* Colquiri mine reopened on Monday - state miner Comibol
* 2012 tin concentrates output was seen at 3,000 tonnes
LA PAZ Oct 8 Bolivia's second-largest tin mine
reopened on Monday after sometimes-violent protests by rival
workers kept the deposit shut for 37 days, officials at state
mining company Comibol said.
Bolivia's leftist government took over operations at the
Colquiri mine in June after weeks of labor demonstrations. The
takeover drew an angry response from its former owner, global
commodities trader Glencore.
But fighting between unionized Comibol workers and
independent miners over who had the right to exploit the richest
part of the mine's resources flared up again last month,
prompting a fresh string of protests that halted output.
In late September, the government brokered a new deal to
resolve tensions between the rival miners by clarifying which
parts of the mine each group could exploit.
Interior Minister Carlos Romero said military troops and
police officers would stay at Colquiri "as long as necessary to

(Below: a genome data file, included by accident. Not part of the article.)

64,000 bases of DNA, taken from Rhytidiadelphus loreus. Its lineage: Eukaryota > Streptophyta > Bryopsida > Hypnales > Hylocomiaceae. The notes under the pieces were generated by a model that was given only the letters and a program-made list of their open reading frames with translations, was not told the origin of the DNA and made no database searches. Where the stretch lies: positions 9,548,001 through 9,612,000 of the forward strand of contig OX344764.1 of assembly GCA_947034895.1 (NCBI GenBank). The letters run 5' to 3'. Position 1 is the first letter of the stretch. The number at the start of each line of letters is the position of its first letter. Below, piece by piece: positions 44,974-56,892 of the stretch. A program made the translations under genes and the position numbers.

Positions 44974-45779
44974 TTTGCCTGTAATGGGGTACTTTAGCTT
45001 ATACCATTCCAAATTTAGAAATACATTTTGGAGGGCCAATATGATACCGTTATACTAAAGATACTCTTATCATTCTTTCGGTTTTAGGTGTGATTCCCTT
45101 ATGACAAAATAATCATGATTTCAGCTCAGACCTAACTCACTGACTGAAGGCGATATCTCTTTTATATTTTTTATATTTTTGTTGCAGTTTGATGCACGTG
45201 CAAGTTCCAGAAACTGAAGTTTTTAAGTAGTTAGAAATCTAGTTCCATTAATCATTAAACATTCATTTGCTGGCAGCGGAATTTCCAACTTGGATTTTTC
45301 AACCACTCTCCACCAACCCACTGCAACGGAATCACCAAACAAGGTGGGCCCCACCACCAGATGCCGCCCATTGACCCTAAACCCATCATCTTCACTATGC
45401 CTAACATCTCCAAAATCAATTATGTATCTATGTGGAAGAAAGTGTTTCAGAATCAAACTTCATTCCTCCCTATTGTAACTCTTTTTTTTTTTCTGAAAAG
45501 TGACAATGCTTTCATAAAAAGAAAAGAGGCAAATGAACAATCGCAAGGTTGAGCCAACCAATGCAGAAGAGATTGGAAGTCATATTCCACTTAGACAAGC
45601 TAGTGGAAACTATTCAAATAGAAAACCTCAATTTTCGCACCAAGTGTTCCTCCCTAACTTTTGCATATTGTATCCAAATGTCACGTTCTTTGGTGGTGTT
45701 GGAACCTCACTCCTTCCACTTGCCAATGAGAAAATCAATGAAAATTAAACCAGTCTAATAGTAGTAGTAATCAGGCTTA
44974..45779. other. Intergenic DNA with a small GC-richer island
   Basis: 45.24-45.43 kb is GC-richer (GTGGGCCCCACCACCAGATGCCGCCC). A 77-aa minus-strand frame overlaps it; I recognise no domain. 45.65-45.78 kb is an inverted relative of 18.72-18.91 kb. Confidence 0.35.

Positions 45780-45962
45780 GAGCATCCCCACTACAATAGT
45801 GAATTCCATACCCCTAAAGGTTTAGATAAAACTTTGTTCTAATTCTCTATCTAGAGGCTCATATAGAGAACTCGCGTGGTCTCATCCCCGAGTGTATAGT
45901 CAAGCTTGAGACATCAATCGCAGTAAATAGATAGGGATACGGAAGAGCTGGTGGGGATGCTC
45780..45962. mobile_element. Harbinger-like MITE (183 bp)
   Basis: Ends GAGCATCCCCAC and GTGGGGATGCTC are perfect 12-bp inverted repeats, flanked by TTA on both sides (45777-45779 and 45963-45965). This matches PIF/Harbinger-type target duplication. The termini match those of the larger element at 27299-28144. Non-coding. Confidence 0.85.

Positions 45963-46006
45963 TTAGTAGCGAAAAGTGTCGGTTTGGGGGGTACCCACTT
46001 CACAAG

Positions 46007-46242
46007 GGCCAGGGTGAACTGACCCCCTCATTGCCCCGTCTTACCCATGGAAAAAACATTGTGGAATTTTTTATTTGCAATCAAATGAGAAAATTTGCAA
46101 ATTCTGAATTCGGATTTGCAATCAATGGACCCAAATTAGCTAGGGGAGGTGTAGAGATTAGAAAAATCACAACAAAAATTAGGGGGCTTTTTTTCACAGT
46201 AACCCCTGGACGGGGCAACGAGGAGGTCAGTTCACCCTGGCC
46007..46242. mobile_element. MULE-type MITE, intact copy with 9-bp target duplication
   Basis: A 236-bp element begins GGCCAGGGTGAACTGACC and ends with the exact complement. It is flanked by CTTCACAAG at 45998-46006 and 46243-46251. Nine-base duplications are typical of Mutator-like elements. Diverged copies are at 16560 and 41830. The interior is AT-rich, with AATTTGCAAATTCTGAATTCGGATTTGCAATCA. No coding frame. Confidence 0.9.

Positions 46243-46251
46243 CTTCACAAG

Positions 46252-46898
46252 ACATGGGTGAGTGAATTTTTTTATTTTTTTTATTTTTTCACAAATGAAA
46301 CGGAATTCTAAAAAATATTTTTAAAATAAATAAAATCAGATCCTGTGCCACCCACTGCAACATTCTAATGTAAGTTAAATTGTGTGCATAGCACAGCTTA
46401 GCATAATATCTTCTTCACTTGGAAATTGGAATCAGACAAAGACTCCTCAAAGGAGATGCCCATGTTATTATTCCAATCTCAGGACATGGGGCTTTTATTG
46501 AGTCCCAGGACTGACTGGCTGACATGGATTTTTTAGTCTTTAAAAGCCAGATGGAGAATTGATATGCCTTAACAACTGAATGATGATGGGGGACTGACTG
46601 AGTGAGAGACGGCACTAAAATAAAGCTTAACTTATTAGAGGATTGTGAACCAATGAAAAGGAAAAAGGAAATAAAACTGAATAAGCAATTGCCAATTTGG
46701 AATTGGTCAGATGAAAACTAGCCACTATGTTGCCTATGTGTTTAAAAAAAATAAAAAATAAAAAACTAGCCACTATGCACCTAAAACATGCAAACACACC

ensure peace and security."
A Comibol report said state miners went back to work early
on Monday, focusing mainly on maintenance.
"In the coming days, this same week, mineral production will
be completely normalized," a company spokesman quoted the report
as saying, adding that the independent mining cooperatives were
also expected to resume work this week.
Official figures quantifying the loss to production were not
immediately available. Comibol President Hector Cordova
previously told Reuters the stoppage was resulting in a loss of
more than $250,000 per day.
Cordova said Colquiri should produce about 3,000 tonnes of
tin concentrates this year, representing about 15 percent of
estimated national output. About half of Bolivia's tin is
produced at the state-run Huanuni mine.
Comibol, which has been running the deposit since it was
returned to state control, has said the conflict at Colquiri
could affect production at the Vinto smelter, which buys almost
all its tin concentrate from that mine.
Mining is Bolivia's second-biggest foreign currency earner
after natural gas. Silver is its largest metals export, followed
by zinc and tin.